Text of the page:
WASHINGTON, DC, April 27, 2017 – For the fourth consecutive year, The Arnold P. Gold Foundation (APGF) and the American Association of Colleges of Nursing (AACN) are partnering to promote compassionate care by sponsoring White Coat Ceremonies at schools of nursing across the nation. This year, APGF is providing $50,000 to support events designed to instill a commitment to humanistic, patient-centered care among nursing students beginning their studies this fall. To date, the partnering organizations have provided financial and technical assistance for White Coat Ceremonies offered at 210 nursing schools in 46 states.
“Nurses understand the importance of putting the needs of patients first in their work to provide critical lifesaving and life sustaining healthcare services,” said Juliann Sebastian, Chair of the AACN Board of Directors. “AACN applauds The Arnold P. Gold Foundation for its generous support for promoting the importance of compassionate care to new nursing students by enabling more schools to offer White Coat Ceremonies. Together, our organizations will continue the work underway to ensure that all healthcare professionals provide humanistic, high quality care.”
Since 1993, White Coat Ceremonies have served as a rite of passage for new medical students who commit on their first day of medical school to showing compassion to patients in need. Recognizing the role that all health professionals must play in providing compassionate care, APGF and AACN began partnering in 2014 to showcase nursing’s commitment to elevating patient care. AACN member schools are adapting these ceremonies to fit the needs of academic nursing, including developing a new oath that aligns with the profession’s approach to care delivery.
This year, AACN will identify 50 schools interested in hosting a Gold-AACN White Coat Ceremony for new nursing students in Fall 2017. Participating schools will receive $1,000 in financial support to host a ceremony, which typically features the recitation of an oath, receipt of a commemorative pin, an address by an eminent role model, and a reception for students and invited guests. The specially designed pin serves as a visual reminder of the student’s role in championing compassionate care. These events also may include a welcome by the dean, the president of an affiliated hospital, or other respected leader who represents the value system of the school and the profession the students are about to enter.
Nursing schools interested in offering a White Coat Ceremony are encouraged to complete the online application. All applications must be received by July 15, 2017. The criteria that will be considered when selecting schools for this program include the application submission date, geographic diversity, and representation among AACN’s four institutional types: Small Schools; Academic Health Centers (AHCs); Private School without an AHC; and Public School without an AHC. Note: Schools that have already received funding to host a White Coat Ceremony will not be eligible to apply for new funding this year.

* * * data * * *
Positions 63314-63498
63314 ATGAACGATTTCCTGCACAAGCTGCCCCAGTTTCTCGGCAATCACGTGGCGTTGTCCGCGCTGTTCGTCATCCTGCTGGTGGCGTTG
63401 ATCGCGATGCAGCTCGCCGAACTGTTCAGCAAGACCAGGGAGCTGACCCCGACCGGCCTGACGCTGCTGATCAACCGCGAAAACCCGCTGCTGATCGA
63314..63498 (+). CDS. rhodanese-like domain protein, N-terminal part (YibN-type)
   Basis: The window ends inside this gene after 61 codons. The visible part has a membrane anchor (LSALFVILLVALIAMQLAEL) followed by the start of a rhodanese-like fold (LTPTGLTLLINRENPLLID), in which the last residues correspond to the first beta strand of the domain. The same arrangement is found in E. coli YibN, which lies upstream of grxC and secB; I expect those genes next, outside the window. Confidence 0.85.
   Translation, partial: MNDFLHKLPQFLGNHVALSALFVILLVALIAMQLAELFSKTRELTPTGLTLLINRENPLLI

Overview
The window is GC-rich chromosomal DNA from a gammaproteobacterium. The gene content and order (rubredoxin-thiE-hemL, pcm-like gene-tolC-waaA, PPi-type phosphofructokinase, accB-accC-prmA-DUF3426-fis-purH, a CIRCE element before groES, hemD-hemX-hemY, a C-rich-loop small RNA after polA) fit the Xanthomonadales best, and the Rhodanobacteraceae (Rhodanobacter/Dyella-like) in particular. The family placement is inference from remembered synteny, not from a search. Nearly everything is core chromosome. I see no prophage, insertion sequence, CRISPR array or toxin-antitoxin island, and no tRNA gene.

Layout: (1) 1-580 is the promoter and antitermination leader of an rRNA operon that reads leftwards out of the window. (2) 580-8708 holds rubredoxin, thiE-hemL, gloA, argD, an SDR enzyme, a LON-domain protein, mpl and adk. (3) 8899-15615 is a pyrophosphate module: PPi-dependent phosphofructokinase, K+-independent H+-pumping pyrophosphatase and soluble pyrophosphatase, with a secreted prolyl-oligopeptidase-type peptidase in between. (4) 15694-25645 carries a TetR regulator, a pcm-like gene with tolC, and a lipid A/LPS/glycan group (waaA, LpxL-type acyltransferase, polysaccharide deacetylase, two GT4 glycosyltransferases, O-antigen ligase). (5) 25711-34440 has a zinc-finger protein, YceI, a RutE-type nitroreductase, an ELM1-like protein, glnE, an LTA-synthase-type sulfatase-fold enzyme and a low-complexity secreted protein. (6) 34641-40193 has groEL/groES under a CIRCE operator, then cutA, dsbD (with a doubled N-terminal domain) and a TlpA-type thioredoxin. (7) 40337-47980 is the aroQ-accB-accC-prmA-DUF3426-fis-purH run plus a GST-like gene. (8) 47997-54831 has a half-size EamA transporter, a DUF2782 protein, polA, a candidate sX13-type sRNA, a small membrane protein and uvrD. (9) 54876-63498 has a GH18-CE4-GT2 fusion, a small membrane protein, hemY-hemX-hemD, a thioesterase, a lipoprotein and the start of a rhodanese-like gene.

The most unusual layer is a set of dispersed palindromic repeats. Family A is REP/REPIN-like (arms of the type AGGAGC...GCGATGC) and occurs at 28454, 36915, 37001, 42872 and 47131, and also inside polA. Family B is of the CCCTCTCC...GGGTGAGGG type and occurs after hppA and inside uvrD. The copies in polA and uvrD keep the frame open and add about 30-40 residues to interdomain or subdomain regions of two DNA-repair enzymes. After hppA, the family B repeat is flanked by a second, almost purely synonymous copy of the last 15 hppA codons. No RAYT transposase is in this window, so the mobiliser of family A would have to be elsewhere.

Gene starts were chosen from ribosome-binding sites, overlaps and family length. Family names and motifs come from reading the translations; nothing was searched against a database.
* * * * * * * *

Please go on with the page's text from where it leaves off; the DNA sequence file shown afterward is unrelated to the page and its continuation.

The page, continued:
For more information about this program, please contact AACN’s Faculty Initiatives Assistant Sydny Grossman at firstname.lastname@example.org.
The Arnold P. Gold Foundation (APGF) is leading a national movement that is changing the culture of healthcare education and practice in the US. Over the past 30 years, the Foundation has focused on making compassionate, collaborative, scientifically excellent care the Gold Standard of healthcare. More recently, through our innovative programs like Tell Me More®, we are accelerating the adoption of patient-centered care. The Gold Research Institute is demonstrating the impact of humanism on medical costs, quality, patient outcomes, and provider burnout, leading to on-the-ground changes to improve healthcare policy and practice. www.gold-foundation.org
The American Association of Colleges of Nursing (AACN) is the national voice for academic nursing representing more than 810 schools of nursing with baccalaureate and/or graduate degrees nationwide. AACN’s educational, research, governmental advocacy, data collection, publications, and other programs work to establish quality standards for bachelor’s- and graduate-degree nursing education, assist deans and directors to implement those standards, influence the nursing profession to improve health care, and promote public support of baccalaureate and graduate nursing education, research, and practice. www.aacn.nche.edu
AACN Chief Communications Officer
202-463-6930, ext. 231